Humans Invent spoke to director of the firm Andrew Grant about designing the garden, the focus of which is a grouping of 18 so-called ‘supertrees’. Ranging from 25-50m high, these metal structures have been designed to act as vertical gardens from which tropical climbers, epiphytes and ferns can grow.
The underlying philosophy for the whole project was to display plants in an unusual or fantastic way
Grant says, “The supertrees became the central emblem for the project, doing all the things we said we wanted to do. We new we needed to have something quite substantial to create an immediate impact in the garden and, in the longer term, to hold the scale of the place in the context of 250m high tower blocks that will surround the park at some point. We really wanted them to show off the plants; the underlying philosophy for the whole project was to display plants in an unusual or fantastic way.”
Some of the ‘supertrees’ have been fitted with photovoltaic cells to light up the trees at night, others have rainwater harvesting systems and a few will serve as air exhausts for the two conservatories that have been constructed in the garden.
The many plant varieties grown on the trees will create a habitat for various bird species and insects. Between two of the largest ‘supertrees’ a 128-metre long aerial walkway 22 metres up in the air, has been designed to give visitors a different perspective of the garden.
The two climate controlled conservatories have been designed and constructed by Wilkinson Eyre, Atelier One, Atelier Ten along with Grant Associates. “We worked with them on the internal landscape planning of the spaces. There is one which reflects a Mediterranean region, so it’s relatively dry and cool. In here it is possible to do big displays of flowers such as Tulips and Roses that you can’t display outside in Singapore.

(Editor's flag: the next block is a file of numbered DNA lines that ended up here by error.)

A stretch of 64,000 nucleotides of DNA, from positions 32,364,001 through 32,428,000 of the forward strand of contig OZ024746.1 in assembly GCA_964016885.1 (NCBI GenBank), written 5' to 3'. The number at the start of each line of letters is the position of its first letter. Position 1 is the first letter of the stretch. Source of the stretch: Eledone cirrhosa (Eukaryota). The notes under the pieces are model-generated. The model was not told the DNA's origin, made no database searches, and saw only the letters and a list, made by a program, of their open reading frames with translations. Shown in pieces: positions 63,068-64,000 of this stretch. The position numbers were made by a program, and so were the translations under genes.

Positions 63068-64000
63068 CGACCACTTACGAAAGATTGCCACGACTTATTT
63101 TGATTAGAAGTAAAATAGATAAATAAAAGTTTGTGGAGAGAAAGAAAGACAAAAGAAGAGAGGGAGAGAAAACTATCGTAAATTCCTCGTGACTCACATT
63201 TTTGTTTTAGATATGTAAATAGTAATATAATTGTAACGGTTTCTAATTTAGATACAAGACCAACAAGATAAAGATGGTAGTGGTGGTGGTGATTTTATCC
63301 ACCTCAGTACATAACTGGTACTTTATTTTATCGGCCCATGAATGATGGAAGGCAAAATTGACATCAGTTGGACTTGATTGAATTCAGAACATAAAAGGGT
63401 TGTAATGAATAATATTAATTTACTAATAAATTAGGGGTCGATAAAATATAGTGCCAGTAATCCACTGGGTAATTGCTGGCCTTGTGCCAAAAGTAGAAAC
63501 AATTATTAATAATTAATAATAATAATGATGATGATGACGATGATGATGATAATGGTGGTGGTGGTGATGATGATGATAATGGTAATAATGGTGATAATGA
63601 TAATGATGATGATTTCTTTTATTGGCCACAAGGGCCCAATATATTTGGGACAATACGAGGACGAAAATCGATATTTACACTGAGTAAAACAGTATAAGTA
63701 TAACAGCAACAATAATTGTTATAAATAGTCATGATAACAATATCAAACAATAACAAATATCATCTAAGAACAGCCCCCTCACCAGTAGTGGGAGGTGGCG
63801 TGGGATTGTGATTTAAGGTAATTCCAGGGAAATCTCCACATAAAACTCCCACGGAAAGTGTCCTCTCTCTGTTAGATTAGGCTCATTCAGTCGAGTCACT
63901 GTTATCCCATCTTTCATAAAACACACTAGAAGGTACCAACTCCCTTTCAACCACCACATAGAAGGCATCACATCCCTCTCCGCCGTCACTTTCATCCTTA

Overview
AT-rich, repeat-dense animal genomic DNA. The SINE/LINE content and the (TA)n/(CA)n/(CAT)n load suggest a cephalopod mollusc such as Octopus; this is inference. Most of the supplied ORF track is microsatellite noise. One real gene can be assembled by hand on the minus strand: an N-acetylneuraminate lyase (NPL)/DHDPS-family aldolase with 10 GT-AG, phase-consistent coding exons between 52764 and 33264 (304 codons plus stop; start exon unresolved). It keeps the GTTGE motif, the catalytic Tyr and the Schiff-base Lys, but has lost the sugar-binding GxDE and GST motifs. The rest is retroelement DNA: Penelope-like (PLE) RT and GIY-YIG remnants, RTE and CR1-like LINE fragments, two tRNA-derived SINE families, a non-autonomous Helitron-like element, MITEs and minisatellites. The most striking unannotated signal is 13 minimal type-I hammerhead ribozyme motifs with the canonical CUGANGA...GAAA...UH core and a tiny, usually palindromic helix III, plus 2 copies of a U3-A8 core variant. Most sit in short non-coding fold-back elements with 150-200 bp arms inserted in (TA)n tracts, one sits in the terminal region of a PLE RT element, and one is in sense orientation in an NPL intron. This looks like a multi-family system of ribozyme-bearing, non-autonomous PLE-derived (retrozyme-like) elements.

“The other one is more about the biodiversity of a tropical, cloud forest; a high elevation, cooler and much moister environment. It is much more about 3D immersion and working your way up through a mountain and through the different canopies of a forest.”
Allowing space for wildlife and habitat contained in the city so that it’s not just an urban sprawl
The Gardens by the Bay project is being developed by Singapore in order to promote the state as an environmentally friendly place for tourists to visit. Grant says, “Gardens by the Bay has become quite a key symbol in Singapore presenting itself as a city in a garden. They are promoting the idea that Singapore is a green space and by building high elsewhere there is always going to be the protection of open areas, allowing space for wildlife and habitat contained in the city so that it’s not just an urban sprawl.
If Gardens by the Bay turns out to be a success it could serve as a model for how other high-rise cities could protect and develop green spaces in densely populated areas in the years to come.